Our organ is a remarkable instrument. It is one of the few original Whitelegg organs still in existence and is considered a “tonal masterpiece.” The organ is an M.P. Moller Pipe Organ which was built in 1939 by that company in Hagerstown, Maryland. The organ was designed by Clarence Dickenson and built by Richard O. Whitelegg, one of the most renowned organ builders of the early 20th century. In fact, an independent organ consultant said of our organ, “With some understatement . . . the 1939 Moller at CHUMC is of more than routine interest. The organ’s sound ranges from lush to heroic . . . I have yet to hear another instrument in North America that comes as close to duplicating the massive effect of the Willis organ at the Anglican Cathedral in Liverpool, England.”
The organ was originally built and installed in the National Presbyterian Church (NPC). Capitol Hill UMC purchased the organ in 1966, when NPC moved to its present location on Nebraska Avenue. The organ is one of the few original Whitelegg organs still in existence that has had few alterations. Even though the organ was downsized somewhat to fit into a more limited space, the Whitelegg tonal quality remains in effect. “In the world of organs, ours is a Mona Lisa,” says member, Carol Anderson. To build a new, comparable organ would be upwards of $2,000,000.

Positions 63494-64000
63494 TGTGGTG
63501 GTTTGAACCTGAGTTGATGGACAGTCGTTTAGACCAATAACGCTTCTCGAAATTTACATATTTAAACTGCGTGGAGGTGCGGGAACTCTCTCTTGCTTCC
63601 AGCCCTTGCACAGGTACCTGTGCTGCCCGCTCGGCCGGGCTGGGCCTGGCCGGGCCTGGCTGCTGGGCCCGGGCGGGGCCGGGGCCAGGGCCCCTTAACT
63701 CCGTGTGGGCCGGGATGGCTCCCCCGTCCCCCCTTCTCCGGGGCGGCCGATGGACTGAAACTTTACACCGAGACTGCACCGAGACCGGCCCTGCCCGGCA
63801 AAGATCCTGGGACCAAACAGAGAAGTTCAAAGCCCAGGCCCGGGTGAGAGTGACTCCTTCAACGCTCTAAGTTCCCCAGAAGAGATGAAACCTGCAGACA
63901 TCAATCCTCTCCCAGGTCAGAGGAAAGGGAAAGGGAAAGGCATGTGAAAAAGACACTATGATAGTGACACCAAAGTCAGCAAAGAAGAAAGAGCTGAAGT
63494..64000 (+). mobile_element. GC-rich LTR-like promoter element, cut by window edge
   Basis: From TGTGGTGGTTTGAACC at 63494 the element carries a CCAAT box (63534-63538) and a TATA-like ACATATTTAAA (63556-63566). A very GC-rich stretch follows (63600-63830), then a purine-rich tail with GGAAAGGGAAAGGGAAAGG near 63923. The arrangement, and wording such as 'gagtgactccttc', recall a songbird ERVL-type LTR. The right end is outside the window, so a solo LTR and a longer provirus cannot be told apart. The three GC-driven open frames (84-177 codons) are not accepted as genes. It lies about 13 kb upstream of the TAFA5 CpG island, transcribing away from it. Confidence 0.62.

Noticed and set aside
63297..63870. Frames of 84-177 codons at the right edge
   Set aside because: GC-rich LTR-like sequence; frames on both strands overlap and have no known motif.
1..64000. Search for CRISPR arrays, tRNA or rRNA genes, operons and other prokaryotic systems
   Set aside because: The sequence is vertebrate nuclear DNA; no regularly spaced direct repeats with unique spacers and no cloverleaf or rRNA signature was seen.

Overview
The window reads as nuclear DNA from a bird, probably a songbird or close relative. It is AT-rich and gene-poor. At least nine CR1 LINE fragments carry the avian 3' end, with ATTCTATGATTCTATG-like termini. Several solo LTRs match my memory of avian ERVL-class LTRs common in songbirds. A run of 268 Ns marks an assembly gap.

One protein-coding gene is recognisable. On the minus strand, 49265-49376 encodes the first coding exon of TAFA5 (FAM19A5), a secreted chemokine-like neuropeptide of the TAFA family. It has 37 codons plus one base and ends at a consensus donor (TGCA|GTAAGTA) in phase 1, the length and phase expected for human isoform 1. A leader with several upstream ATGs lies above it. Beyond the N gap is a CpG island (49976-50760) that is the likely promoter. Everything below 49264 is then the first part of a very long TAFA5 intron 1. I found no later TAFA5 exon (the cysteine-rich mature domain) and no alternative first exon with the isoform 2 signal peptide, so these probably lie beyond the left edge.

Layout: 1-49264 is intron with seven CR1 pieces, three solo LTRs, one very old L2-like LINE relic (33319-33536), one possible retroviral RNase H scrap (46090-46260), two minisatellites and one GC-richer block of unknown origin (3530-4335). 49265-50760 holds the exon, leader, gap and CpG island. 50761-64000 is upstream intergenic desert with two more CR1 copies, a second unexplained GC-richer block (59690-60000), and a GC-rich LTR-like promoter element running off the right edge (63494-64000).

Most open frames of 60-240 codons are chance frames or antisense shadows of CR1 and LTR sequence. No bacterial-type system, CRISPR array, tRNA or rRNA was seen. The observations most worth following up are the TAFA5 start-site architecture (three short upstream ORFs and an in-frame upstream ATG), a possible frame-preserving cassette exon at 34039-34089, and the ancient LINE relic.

Why should the organ be restored? Why now?
An immediate restoration of the organ is needed for several reasons. The organ is an instrument of ministry. It participates in our worship services and sacraments. And it was in immediate need of repair. The organ restoration will prevent irreversible deterioration and preserve this historic instrument for the future. It will broaden the range of music that can be played. The restoration will also take care of multiple ongoing repairs and resolve some tonal issues. The repairs will restore the brilliance and color of tone to the original Whitelegg design.
How much have we already paid for the organ? How much is left?
The total contract for the organ restoration is $542,925. We have paid $193,875 to date. We owe $371,675.
But why are we allocating so much money to the organ? Shouldn’t we give this money to the poor or ministries that actually help people?
Our organ is central to the worship life of CHUMC and has been for the last four decades. It is an instrument that has been with us through every service, every wedding, and every baptism. The music has marked the passage of time, linking us with all the generations of worshippers that have passed and through our doors. It is the soundtrack of our worship life.